As the fighting in Gaza continues to rage, Iran’s influence with Hamas, hitherto limited, could expand further, extending beyond the Middle East. Tehran is looking to contain Israel not just in the region but in Africa and Latin America as well. Although there are ideological differences between these two members of the so-called “Axis of Resistance,” the Israel-Hamas war may bring them closer together and strengthen their partnership.
While in the past Hamas has set aside its allegiance to the Muslim Brotherhood and its core Sunni teachings to reach out to Shi’a Iran for tactical support, it may now turn to Tehran to help ensure its very survival in the face of an Israeli military campaign aimed at wiping the group out. Tehran would welcome a stronger partnership with Hamas for utilitarian reasons, as it has long depended on its network in the Arab world to export a distinctly Iranian Islamic revolutionary agenda abroad.
If the Israel-Hamas war continues to escalate going forward, potentially turning into a wider regional conflict, the impact could stretch across continents, given a decades-long joint Iranian and Hamas effort to contain Israeli power when and where possible.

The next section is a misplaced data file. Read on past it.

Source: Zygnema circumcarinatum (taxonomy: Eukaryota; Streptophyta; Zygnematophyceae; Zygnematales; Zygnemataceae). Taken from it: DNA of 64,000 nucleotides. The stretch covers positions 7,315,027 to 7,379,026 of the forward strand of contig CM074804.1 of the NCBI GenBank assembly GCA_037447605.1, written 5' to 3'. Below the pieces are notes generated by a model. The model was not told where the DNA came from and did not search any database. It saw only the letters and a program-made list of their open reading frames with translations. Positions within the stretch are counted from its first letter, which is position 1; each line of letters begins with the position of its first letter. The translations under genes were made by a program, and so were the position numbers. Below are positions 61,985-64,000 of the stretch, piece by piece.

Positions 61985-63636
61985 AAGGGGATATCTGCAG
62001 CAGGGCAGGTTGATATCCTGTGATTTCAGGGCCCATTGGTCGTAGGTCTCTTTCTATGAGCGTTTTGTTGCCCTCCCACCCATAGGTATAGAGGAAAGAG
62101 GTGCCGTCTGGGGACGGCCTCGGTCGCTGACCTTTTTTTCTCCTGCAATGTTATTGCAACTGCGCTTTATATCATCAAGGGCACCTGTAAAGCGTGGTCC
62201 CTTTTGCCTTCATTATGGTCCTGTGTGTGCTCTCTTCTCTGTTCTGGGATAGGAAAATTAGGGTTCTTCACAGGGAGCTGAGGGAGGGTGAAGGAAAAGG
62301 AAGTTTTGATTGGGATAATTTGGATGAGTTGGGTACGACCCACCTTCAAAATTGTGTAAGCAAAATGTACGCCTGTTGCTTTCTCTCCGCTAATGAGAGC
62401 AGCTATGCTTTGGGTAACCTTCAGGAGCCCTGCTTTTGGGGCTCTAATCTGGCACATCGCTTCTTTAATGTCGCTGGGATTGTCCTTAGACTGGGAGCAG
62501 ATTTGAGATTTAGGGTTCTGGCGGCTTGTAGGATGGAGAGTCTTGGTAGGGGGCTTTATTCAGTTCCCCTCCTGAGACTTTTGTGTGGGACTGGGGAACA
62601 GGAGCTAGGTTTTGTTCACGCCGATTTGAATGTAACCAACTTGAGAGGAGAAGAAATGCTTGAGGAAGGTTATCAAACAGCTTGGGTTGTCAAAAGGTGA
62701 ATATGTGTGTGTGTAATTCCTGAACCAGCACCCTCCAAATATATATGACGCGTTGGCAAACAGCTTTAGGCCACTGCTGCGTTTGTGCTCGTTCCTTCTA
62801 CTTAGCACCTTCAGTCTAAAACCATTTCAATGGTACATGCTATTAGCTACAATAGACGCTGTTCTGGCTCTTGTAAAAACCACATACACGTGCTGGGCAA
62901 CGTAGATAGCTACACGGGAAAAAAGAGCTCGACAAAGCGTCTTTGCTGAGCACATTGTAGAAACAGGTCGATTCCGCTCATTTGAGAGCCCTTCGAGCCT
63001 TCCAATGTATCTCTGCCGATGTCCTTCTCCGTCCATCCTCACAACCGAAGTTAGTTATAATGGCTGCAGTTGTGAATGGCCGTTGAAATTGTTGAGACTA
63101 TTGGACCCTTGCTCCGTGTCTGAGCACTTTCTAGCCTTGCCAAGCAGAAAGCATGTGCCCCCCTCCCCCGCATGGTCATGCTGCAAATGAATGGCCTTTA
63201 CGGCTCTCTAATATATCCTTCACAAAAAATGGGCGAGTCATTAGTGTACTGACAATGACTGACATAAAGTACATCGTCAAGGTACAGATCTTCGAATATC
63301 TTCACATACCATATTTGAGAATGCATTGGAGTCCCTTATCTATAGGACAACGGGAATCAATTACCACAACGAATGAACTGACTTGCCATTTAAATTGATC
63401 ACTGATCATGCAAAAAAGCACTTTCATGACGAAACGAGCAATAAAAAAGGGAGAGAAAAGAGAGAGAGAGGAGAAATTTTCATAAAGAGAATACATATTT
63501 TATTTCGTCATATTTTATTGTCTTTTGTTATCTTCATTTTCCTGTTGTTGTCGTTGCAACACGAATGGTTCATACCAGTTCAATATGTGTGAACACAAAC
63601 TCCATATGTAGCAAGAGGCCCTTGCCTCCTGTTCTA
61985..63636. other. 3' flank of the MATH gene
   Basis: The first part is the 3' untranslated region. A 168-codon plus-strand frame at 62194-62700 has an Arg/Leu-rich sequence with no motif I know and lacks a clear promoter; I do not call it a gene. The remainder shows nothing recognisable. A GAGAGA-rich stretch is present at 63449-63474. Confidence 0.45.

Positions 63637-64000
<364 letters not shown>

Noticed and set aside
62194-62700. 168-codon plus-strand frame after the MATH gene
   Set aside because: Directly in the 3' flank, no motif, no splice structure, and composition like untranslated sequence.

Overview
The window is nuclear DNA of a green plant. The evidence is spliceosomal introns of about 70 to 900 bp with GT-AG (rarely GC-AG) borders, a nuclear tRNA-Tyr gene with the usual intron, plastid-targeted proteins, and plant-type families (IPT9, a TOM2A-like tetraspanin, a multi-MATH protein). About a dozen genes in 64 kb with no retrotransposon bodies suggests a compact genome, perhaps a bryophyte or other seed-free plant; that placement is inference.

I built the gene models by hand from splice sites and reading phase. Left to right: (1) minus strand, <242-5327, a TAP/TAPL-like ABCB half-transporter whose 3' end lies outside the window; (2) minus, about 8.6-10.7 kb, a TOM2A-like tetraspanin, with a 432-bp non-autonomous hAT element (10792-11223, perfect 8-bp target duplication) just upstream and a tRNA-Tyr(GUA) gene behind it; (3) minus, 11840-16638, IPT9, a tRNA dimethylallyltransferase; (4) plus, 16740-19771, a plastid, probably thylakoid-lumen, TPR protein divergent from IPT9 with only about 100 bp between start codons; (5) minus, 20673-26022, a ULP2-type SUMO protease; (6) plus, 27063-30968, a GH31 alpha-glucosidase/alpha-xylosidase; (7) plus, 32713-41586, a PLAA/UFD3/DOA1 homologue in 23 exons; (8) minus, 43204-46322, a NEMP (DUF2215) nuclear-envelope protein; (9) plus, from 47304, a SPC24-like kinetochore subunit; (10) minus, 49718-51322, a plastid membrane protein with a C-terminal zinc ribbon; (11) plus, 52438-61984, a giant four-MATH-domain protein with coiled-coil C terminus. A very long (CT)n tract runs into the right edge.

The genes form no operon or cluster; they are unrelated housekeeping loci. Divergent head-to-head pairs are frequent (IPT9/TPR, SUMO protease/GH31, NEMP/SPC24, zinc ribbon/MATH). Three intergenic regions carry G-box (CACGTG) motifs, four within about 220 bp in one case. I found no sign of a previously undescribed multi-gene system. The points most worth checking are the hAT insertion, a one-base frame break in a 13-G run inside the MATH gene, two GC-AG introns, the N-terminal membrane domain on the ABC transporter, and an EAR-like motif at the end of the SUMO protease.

Iran and Hamas have long supported an anti-Israel front in North Africa in countries like Algeria and Tunisia, where pro-Palestinian sentiment is strong. Indeed, Tehran had initially embraced Hamas in part to help undermine the popularity of the Palestinian Liberation Organization (PLO) in North Africa when its leader, Yasser Arafat, sided with Saddam Hussein’s Ba’ath regime in the course of the Iran-Iraq War of 1980-88.
During the Iran-Iraq conflict, Tehran sabotaged pro-PLO leaders in Africa, including Libya’s Moammar Gadhafi and Egypt’s President Hosni Mubarak. It also organized gatherings over the decades for Palestinian groups like the pro-Iranian Palestinian Islamic Jihad (PIJ) to align their positions with the Palestinian armed movement linked to Hamas. In addition, Iran backed African anti-colonial resistance groups and leaders loyal to the Palestinian cause while promoting anti-Israel, anti-PLO, and anti-Ba’ath propaganda and literature.